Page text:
Once upon a time, I was lucky in love.
Nathan and I hit it off at his 20th birthday party at Washington University in St. Louis. We became fast friends between the kisses, parties and laughs.
Several months after we started dating, I joined his intermural Ultimate Frisbee team and sprained my ankle colliding with a teammate. After the game, Nathan helped me up the stairs to my apartment and fetched me an ice pack. It was the first time someone wanted to take care of me -- and make out with me. Isn't that all anyone ever wants?
Throughout the next several years, Nathan helped me understand sports and politics. He was brilliant, humble and hilarious. He could kick most people's butts in racquetball. He loved to travel and explore restaurants with me. Somehow I had found an amazing man -- I always told him how lucky we were.
It wasn't all peaches and sparkles all the time, though. After our first year of dating, we did the long distance thing when I took a job in Indiana and he had a year left of school. When it was over, I didn't hesitate to join him in Milwaukee as he began medical school. Three years later, my job ran out of funding, but I got an offer in Chicago -- the city where Nathan was hoping to match for his residency; the city where we were both born and had family. Doing long distance again after more than four years together was not ideal, but we knew it would be temporary.
Then came Match Day, and Nathan matched in Milwaukee. He was upset. He was looking forward to a change of scenery, and he wouldn't get it for another few years at least. I cried about it, but knew it would be harder for both of us if we weren't together. Things were better for both of us when the other person was around.
A month later, Nathan proposed at the Trevi Fountain in Rome, the pinnacle to a wonderful, nearly two-week adventure. "Ilana, I love you. I want to do it all with you. Will you marry me?" It was the happiest day of my life until the day we got married.
I came back from our trip and started looking for jobs in Milwaukee again (while wedding planning), hoping to find something before my lease in Chicago ended. When I came up empty, I moved in with his parents in the suburbs to at least shorten the distance between Milwaukee and Chicago. By December, I quit my job and moved back to Milwaukee without anything lined up. Again. For him -- for us. We were married in May.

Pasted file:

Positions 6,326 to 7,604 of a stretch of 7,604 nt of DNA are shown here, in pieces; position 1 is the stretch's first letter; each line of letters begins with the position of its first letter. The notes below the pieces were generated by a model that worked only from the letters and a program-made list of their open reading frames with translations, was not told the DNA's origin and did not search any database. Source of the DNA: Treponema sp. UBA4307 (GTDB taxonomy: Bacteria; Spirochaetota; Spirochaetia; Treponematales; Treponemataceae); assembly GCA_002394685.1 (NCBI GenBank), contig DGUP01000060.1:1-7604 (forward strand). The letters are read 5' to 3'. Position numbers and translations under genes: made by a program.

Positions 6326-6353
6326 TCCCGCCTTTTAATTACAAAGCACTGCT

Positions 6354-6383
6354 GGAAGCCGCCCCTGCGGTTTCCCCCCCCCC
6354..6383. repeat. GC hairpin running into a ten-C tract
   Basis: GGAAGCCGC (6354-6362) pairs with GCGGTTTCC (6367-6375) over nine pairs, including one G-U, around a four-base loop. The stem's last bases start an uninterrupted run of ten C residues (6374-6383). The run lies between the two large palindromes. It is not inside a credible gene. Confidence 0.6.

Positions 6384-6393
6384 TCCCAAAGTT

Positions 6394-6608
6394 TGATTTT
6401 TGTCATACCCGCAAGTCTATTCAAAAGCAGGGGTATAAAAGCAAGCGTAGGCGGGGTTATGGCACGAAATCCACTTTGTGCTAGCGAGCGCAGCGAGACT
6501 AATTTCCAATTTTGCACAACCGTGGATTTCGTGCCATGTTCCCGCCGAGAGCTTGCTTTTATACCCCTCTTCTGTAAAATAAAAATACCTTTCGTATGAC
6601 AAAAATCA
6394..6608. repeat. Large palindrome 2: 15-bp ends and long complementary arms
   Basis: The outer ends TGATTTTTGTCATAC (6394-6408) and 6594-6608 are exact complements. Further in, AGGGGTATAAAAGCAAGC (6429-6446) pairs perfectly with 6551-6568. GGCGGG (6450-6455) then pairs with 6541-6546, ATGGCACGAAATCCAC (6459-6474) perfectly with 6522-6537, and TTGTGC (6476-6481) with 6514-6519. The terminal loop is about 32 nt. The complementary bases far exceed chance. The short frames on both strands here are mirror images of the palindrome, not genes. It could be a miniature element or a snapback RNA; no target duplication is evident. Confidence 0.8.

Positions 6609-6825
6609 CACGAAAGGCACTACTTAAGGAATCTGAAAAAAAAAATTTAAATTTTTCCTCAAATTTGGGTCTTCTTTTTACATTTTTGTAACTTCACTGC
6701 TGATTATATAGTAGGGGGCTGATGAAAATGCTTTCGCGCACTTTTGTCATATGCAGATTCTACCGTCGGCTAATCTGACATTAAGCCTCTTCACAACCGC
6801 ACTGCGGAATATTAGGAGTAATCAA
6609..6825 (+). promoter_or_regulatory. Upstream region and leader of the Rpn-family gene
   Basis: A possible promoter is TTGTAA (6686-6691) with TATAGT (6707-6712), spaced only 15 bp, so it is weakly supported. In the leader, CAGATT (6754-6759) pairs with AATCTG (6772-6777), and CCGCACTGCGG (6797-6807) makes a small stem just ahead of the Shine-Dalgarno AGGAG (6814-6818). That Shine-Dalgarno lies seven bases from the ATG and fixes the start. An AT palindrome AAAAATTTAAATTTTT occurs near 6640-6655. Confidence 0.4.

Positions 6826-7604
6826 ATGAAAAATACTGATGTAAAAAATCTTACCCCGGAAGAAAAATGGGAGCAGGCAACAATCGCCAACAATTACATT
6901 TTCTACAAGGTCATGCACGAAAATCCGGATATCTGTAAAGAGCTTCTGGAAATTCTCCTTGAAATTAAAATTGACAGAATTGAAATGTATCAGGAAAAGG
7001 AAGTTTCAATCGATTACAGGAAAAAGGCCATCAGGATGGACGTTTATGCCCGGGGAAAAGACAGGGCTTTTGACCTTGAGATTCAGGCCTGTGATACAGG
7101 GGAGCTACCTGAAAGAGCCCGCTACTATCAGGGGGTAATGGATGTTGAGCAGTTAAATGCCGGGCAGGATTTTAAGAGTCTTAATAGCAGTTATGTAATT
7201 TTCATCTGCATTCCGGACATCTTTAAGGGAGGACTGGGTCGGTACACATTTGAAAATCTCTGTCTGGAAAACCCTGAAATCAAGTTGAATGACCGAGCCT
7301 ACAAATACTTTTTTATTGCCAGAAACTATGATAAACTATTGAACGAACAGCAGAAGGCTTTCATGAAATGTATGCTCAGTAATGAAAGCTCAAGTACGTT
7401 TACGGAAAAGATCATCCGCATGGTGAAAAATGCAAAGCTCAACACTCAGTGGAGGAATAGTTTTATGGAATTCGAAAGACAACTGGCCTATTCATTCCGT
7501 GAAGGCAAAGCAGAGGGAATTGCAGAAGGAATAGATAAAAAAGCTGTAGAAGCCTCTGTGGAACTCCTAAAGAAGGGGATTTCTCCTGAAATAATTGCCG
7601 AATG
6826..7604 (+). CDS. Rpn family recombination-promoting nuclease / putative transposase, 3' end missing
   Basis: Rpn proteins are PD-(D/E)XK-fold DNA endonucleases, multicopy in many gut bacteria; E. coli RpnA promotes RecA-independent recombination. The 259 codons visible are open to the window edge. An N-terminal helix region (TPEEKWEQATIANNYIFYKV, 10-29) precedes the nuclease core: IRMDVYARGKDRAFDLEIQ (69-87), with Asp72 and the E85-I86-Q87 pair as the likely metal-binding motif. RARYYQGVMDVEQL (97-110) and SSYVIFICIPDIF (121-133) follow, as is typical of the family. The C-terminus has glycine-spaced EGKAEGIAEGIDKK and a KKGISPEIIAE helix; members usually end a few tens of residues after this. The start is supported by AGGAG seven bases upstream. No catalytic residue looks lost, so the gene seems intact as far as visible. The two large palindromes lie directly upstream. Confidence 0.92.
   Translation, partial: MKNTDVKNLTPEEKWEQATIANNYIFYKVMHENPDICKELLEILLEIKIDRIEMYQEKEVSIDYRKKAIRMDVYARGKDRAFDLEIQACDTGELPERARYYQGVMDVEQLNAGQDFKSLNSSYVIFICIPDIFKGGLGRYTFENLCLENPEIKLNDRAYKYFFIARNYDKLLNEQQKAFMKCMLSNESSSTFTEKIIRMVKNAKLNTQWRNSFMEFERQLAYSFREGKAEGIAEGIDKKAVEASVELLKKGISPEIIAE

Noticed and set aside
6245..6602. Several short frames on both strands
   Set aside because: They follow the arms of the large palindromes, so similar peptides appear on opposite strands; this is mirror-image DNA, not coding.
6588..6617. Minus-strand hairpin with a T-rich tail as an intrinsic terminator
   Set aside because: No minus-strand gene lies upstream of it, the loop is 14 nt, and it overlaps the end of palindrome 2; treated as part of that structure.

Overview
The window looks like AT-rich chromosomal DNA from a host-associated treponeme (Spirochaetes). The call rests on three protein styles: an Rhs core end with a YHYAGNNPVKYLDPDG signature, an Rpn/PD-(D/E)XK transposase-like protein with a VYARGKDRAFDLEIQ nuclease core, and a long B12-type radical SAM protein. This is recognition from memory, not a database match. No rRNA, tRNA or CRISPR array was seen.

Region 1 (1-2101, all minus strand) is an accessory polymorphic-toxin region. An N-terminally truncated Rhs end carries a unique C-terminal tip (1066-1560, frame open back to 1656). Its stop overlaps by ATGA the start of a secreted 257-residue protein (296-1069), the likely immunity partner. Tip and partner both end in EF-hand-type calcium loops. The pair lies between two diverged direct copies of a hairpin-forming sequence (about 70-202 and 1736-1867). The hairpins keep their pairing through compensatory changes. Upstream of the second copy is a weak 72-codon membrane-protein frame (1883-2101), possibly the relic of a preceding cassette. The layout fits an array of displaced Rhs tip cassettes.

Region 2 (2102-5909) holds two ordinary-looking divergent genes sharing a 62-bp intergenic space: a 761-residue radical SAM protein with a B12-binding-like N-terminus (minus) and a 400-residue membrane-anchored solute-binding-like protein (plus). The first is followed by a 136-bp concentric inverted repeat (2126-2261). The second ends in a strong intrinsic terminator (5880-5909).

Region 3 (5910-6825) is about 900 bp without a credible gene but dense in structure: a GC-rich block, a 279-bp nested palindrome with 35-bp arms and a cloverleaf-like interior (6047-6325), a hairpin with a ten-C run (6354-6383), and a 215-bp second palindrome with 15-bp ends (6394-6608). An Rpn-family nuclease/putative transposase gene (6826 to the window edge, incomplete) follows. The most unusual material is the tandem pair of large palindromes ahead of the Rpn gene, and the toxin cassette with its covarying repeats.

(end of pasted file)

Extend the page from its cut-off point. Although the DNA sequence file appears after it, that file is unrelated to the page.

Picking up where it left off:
Ilana and Nathan on their wedding day.
It was just a year ago January that I remember sharing with Nathan some amusing anecdote about a colleague's dating misadventures. We both chuckled, glad that we didn't have to date as adults. I told him it sounded hard, exhausting and frustrating. How lucky we were, nearly nine years after our first kiss, to only have to date each other.
And then, one month later, Nathan died unexpectedly. Needless to say, I didn't feel so lucky anymore. I was a widow at 29 years old.
The day after I finished sitting shiva for Nathan, I told my boss that I wanted to move back to Chicago. I felt a strong need to continue cultivating my relationship with my in-laws, and brothers-in-law. I spent the last nine Thanksgivings with them, including this past one, the first without Nathan. They were my family. I wanted access to a vibrant city, where I could run into old classmates at events or on the street. I needed to be in a city where people knew me before I was a part of "IlaNathan."
Of course, I also knew I needed to be in a city where there were other Jewish unmarried 20- and 30-somethings, people with whom I could learn, laugh, explore and hopefully -- one day -- love. In Milwaukee, my friends were almost entirely couples getting ready to start families; the Jewish life there was stifling and devoid of ample age-appropriate single, Jewish men.
For months and months after Nathan died, my heart wasn't open to letting another man in, yet my fingers were going through withdrawal without Nathan on the receiving end of my texts. Maybe I wasn't ready for love, but I needed something -- someone -- to fill this tremendous void, someone to check in on me, flirt with me, admire me, and, yes -- send me thoughtful emojis.